In Real Life

How China Has Apple (And The World) By The Balls

The iPad and the iPhone must be made in China. Ditto for, well, most everything. And it’s not only because of cheap Chinese labour. Or sprawling factories. Or lax regulations. Those are reasons, but there’s another one. And it’s one you might not expect: mud.

The iPad — like other electronics — requires a large amount of rare earth elements mined from mineral rich sludge and mud. As website Mother Board pointed out, China controls 95 to 97 per cent of the world’s supply of rare earths.

Rare earth materials are used in lithium-ion batteries, displays to produce different colours and magnets — not to mention glass and polishes.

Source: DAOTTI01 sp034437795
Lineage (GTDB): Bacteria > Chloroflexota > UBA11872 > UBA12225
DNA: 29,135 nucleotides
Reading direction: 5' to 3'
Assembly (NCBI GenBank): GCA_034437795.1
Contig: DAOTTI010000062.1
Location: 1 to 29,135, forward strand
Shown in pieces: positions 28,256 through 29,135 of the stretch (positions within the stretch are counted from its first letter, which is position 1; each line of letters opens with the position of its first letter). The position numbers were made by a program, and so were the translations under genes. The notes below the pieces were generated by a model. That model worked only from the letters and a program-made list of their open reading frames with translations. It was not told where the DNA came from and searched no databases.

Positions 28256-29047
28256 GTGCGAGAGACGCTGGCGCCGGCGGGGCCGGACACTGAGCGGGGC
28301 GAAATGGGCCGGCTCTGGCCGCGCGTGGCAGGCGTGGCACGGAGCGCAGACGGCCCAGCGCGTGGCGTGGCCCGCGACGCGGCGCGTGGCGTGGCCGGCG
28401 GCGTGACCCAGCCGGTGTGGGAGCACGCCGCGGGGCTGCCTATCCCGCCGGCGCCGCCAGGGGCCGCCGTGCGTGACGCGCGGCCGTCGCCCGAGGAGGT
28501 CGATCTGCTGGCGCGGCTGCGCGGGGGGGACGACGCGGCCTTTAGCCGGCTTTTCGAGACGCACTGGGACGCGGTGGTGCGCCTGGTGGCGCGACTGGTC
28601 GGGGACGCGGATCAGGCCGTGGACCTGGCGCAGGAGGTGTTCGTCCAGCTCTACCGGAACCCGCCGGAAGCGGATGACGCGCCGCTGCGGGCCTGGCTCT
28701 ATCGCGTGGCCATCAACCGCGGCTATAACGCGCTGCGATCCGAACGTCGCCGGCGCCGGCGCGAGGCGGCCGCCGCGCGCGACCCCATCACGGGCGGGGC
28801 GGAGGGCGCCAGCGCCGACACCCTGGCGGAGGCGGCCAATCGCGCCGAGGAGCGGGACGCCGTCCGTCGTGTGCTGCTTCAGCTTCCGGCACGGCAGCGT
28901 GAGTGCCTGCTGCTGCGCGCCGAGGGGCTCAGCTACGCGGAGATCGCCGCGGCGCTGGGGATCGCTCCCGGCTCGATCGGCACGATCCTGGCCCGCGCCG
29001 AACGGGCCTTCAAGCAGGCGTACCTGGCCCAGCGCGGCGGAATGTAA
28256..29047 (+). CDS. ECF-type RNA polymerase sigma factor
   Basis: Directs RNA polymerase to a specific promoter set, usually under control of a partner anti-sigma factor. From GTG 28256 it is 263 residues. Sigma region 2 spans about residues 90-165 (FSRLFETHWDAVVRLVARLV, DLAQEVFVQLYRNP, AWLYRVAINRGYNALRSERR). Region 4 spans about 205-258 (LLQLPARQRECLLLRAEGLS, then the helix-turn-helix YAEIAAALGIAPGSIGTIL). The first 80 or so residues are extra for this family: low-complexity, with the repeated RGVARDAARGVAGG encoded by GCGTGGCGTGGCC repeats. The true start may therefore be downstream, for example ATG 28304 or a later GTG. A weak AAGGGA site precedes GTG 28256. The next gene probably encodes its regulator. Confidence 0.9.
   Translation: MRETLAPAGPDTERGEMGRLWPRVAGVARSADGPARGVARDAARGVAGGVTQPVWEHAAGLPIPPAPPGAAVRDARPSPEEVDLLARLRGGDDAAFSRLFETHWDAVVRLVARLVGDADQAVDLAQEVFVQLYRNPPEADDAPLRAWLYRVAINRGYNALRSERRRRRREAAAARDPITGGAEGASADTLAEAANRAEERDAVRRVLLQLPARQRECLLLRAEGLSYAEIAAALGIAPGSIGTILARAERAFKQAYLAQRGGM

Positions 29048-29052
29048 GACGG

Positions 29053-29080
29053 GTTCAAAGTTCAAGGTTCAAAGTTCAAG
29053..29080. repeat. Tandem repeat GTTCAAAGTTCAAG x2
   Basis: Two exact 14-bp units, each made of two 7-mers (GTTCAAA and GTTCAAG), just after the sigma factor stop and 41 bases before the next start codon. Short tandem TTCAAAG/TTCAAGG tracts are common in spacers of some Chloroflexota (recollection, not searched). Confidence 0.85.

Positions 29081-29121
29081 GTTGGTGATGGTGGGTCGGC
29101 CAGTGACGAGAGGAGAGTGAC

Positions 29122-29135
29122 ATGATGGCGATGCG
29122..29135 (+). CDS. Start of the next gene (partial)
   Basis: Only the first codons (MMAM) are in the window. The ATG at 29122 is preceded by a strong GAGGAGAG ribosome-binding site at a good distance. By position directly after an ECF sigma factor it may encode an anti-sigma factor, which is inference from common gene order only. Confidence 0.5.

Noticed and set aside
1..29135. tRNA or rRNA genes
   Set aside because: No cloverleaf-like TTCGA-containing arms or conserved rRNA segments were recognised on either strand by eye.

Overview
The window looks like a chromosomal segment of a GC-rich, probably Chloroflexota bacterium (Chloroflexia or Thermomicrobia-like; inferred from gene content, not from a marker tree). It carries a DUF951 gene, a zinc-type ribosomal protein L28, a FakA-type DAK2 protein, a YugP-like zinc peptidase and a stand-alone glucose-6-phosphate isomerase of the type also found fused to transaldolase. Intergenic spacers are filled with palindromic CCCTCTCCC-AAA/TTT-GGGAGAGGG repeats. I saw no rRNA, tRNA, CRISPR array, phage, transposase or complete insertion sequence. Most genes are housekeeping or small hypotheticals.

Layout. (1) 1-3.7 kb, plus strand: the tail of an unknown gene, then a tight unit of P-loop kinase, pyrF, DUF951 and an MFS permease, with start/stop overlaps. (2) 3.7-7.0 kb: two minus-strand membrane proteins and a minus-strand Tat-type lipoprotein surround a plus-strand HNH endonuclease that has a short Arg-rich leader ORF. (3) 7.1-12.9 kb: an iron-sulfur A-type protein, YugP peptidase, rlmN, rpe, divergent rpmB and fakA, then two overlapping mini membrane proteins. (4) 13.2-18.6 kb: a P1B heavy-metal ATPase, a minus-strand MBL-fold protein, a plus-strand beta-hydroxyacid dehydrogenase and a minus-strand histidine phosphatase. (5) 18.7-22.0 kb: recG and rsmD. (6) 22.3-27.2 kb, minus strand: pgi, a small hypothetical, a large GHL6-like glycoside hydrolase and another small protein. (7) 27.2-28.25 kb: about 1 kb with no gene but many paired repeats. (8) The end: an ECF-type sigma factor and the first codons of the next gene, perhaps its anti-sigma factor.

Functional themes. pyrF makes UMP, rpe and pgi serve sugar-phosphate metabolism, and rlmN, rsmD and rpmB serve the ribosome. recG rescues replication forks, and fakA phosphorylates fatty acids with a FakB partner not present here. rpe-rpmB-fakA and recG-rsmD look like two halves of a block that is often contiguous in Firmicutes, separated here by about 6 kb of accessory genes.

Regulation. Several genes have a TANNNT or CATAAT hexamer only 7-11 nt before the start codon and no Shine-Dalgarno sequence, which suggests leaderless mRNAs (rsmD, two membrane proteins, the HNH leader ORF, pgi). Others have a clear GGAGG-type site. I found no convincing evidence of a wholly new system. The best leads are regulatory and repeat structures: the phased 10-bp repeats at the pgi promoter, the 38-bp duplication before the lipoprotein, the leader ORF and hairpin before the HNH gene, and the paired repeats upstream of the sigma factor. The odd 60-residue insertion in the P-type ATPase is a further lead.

This is real concern that China controlling the world’s rare earths is very bad thing. US President Obama filed a complaint with the World Trade organisation against China over it and earlier this year, two companies (one in California and one in Austria) began mining for rare earth materials. Worrying is that the US Defense Department doesn’t seem to realise how important rare earths are for national defence.

In Japan, there has been some success with recycling rare earths. Hitachi recently developed a motor without rare earths — a promising sign that manufacturing is possible without the materials.

But with companies like Foxconn making, well, everything, efforts like this might be too late. Plus, you know how foreign companies can sidestep China’s rare earth export quotas? Why by moving their plants to China and manufacturing there. Just like Apple did.

Why the iPad Has to be Made in China [Vice]

Image: Kin Cheung/AP.

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